Title: The Emperor’s Soul
Author: Brandon Sanderson
Read Date: 20 December 2012
Rating: 5 out of 5 stars
When Shai is caught replacing the Moon Scepter with her nearly flawless forgery, she must bargain for her life. An assassin has left the Emperor Ashravan without consciousness, a circumstance concealed only by the death of his wife. If the emperor does not emerge after his hundred-day mourning period, the rule of the Heritage Faction will be forfeit and the empire will fall into chaos.
Shai is given an impossible task: to create—to Forge—a new soul for the emperor in less than one hundred days. But her soul-Forgery is considered an abomination by her captors. She is confined to a tiny, dirty chamber, guarded by a man who hates her, spied upon by politicians, and trapped behind a door sealed in her own blood. Shai’s only possible ally is the emperor’s most loyal councillor, Gaotona, who struggles to understand her true talent.
Time is running out for Shai. Forging, while deducing the motivations of her captors, she needs a perfect plan to escape…
☠ CAUTION: Detailed discussion ahead. Might be mildly spoilery, though no significant plot points are revealed.
So today is not the day that Brandon Sanderson runs out of ideas for awesome magic systems.
The latest is featured in “The Emperor’s Soul,” his latest novella, which, to be honest, feels like it was written just to showcase the said magic system. Not that that’s a bad thing here because we do get a pretty good character-driven story with the deal as well.
“The Emperor’s Soul” is set in Sel, the same world as Sanderson’s debut novel “Elantris,” so Forgery is also a rune-based system. He got the idea after a trip to a museum in Taiwan, where he saw exhibits of stamps/chops/도장, which are “used in lieu of signatures in personal documents, office paperwork, contracts, art, or any item requiring acknowledgment or authorship. [Wikipedia]” Stamps are still widely used in East Asia, particularly for legal documents.
A Forger has the ability to discern an object’s past, and uses this knowledge to carve stamps that change an object’s nature to transform it into something else. As an example, many of the grand vases in the Emperor’s palace were Forged from simple clay jars. There’s a lot more to the system than that, actually, but I’d have to delve into Sanderson’s Realmatic Theory–the structure of the Cosmere or the universe where all of his epic fantasy works are based. Lest I cause people who read this post to get a nosebleed, I’ll just leave the description of the magic system at that. But if you want to know more…click!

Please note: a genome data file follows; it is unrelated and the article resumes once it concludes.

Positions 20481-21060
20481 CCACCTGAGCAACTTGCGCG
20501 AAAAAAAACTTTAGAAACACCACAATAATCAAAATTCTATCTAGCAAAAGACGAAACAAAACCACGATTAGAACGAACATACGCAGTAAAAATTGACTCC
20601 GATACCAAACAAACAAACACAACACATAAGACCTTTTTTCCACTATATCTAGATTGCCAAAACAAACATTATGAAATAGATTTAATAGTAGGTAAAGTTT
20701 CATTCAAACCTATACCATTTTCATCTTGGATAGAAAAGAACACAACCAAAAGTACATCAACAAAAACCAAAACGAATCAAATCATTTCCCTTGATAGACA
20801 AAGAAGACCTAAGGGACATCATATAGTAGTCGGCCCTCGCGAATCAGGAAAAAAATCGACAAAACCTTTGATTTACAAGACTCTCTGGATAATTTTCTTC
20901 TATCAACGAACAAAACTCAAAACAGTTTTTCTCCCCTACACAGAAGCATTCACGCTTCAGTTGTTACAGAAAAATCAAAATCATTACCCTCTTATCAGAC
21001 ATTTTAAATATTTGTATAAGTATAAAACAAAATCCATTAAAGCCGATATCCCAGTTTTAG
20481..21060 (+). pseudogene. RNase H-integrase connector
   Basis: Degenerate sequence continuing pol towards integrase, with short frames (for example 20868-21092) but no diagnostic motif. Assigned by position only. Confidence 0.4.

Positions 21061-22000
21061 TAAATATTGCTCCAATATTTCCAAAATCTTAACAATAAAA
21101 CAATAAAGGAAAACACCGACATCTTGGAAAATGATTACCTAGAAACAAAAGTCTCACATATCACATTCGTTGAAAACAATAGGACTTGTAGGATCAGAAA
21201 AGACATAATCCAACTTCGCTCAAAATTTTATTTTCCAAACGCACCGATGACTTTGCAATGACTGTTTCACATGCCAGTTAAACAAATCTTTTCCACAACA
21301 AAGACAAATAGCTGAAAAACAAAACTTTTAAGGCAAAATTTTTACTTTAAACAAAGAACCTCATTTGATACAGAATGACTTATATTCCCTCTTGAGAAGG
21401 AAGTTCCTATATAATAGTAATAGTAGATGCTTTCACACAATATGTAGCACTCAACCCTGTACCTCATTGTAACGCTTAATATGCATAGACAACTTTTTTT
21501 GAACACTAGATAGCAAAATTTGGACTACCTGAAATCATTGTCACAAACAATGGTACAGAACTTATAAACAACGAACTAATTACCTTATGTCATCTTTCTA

The implications of the system are intriguing in that it tampers with the very nature or the soul of something to transform it. I suppose that, in the end, the only thing that would matter is the result of the magic, and if that is so, then it’s no different from other magic systems. But other systems do not necessarily tamper with an object’s “soul”, only its appearance. In “Harry Potter,” for example, Polyjuice Potion can change your appearance, but the real “you”–thoughts, memories, personality–is intact. Here, a skilled Forger can make a broken stained glass window “believe” that it was restored by a craftsman after it was broken so that it will transform into a beautiful new window. A skilled Forger can make you “believe” that instead of going to an academy, you were enrolled in ninja school, and you will emerge a skilled ninja after the Forger stamps you.
From what I know of you, you could nearly charm the gods themselves.
Another implication that Sanderson explored here and that I liked reading about was the magic’s place in society and how it affects the politics and culture of the world. He does this very well in his epic fantasy novels, so I’m glad to see it in his shorter works as well.